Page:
One of the most enjoyable aspects of being the editor of The Echo is that I get to meet a wide cross-section of the interesting and fascinating people who live in our community.
This week, as it was International Womens Day, it was all about the chicks.
Unlike many women, I am proud to call myself a feminist, but I sometimes feel we are our own worst enemies and lack realistic perspective.
To quote from The Female Eunuch: Female revolt takes curious and tortuous forms, and the greatest toll is exacted by the woman upon herself.
Also, I think its short-sighted to exclude men from any conversation on womens rights and that happens too often.
In a climate where many young women are choosing to overtly advertise a form of aggressive sexuality without the confidence that experience and critical thought brings, the younger generations seem to be ignoring the lessons of feminism to their peril. They seem to equate burning your bra with wearing no knickers. Its not the same thing. One is a symbolic gesture to cast off the shackles of the patriarchy; the other is a misguided attempt at owning sexuality through attention-seeking.
It took a 14-year-old Lismore High School student and a recent migrant to Lismore to restore my faith in the womens movement, particularly after the worlds most notorious feminist refused my extremely polite request for an interview (damn you Germaine Greer, I really wanted to know what it was like in the Celebrity Big Brother house).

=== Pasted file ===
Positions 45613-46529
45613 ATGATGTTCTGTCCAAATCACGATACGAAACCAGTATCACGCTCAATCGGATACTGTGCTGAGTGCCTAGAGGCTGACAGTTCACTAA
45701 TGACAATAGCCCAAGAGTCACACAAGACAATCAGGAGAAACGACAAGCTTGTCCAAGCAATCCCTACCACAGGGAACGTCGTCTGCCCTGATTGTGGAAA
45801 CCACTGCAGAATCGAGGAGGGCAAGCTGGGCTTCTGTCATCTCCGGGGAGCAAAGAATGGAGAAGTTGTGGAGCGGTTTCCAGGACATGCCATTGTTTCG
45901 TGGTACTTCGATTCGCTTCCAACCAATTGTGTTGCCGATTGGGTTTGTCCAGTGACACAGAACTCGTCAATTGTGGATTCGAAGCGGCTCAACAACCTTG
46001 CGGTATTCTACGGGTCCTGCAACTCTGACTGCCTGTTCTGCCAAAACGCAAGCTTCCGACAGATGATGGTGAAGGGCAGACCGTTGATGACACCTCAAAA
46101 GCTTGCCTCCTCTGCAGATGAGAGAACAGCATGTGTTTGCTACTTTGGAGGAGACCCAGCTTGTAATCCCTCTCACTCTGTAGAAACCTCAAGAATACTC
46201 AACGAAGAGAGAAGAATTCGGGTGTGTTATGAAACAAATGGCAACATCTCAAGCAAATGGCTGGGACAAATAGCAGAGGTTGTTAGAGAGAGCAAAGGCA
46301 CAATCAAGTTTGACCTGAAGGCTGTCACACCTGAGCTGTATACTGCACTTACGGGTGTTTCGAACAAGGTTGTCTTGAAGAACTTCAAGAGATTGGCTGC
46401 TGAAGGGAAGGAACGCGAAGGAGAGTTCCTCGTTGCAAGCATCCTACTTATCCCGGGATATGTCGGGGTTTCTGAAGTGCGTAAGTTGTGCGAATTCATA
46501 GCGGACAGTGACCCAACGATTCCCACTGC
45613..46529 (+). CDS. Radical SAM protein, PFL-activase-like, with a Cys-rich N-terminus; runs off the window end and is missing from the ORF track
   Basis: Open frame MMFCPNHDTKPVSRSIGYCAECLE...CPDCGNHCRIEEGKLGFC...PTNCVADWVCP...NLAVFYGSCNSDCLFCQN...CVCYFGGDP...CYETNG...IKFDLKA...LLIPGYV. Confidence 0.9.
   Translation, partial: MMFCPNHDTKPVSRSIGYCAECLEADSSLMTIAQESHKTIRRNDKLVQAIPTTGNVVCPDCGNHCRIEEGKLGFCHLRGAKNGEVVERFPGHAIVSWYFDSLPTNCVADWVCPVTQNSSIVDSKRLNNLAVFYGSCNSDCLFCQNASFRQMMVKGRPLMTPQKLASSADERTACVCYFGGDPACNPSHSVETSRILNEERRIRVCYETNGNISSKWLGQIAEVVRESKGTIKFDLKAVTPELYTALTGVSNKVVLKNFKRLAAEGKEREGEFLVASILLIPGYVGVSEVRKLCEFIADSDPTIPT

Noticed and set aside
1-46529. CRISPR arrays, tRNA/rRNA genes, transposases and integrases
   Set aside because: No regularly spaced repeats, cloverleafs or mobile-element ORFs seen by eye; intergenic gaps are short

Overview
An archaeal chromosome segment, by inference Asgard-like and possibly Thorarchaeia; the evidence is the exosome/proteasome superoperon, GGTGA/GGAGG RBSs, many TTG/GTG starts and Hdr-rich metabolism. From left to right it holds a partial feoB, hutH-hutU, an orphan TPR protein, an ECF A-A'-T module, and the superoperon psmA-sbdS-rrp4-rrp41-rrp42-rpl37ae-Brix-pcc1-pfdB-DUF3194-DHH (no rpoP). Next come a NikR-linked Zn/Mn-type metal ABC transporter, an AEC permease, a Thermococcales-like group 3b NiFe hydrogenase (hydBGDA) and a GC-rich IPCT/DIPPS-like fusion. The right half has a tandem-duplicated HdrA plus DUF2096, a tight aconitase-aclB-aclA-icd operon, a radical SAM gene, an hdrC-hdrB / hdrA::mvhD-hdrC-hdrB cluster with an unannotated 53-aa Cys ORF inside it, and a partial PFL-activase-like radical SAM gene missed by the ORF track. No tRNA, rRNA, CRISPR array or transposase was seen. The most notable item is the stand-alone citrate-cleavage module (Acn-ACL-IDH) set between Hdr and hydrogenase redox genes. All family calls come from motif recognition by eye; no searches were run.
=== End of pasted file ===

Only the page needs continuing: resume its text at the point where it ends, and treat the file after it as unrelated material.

Before I returned to Lismore and The Echo I had been working in sports journalism, without question one of the most male-dominated fields in the world (well, apart from prison chain-gangs, and thats one industry Im grateful to be excluded from on gender basis). I cannot recall ever being patronised by a man for simply being a woman. Sure I had to prove I knew what I was talking about but thats a rite of passage and, once initiated, you have your colleagues respect. And, if you do your job well, the readers dont care what gender you are. The only problem I ever had came from a more senior woman who appeared to delight in trying to humiliate me and other female colleagues in the workplace. Whether she was defending her territory or thought younger women should be grateful to her for her pioneering role, or trying to make us tougher and better journalists, I do not know.
We eventually went to the Australian Journalists Association (which has to be the most useless union in the country after it merged with Actors Equity I mean, honestly, what sort of industrial action can you take with actors? Threaten to make Home and Away more boring? Refuse to make any more episodes of Blue Heelers?) who told us to make an official complaint of bullying. We didnt but made the choice to be conscientious objectors and respond to her abusive tirades with polite and dignified answers. I also decided to take it as an example of how not to treat other women, something I hope Ive stuck to. And a reminder that young women need encouragement from as many quarters as they can get it.
On Friday I was encouraged and gratified to meet and speak with Sarah Hort, a year 9 student from Lismore High who addressed an IWD rally with humour, grace, passion and eloquence. Ms Hort spoke about the stigma still surrounding breastfeeding and the need for equality in the workplace.
But the last word belongs to Monica Matoc, a Sudanese mother of seven who moved to Lismore in 2004, after living for many years in a Kenyan refugee camp.
On Friday, Ms Matoc addressed a lunch at the Goddess Pavilion at Oakes Oval, where 150 women were having a networking lunch. She said she was grateful for the friendly faces in Lismore and simply that she wasnt being shot at anymore.
Hows that for perspective?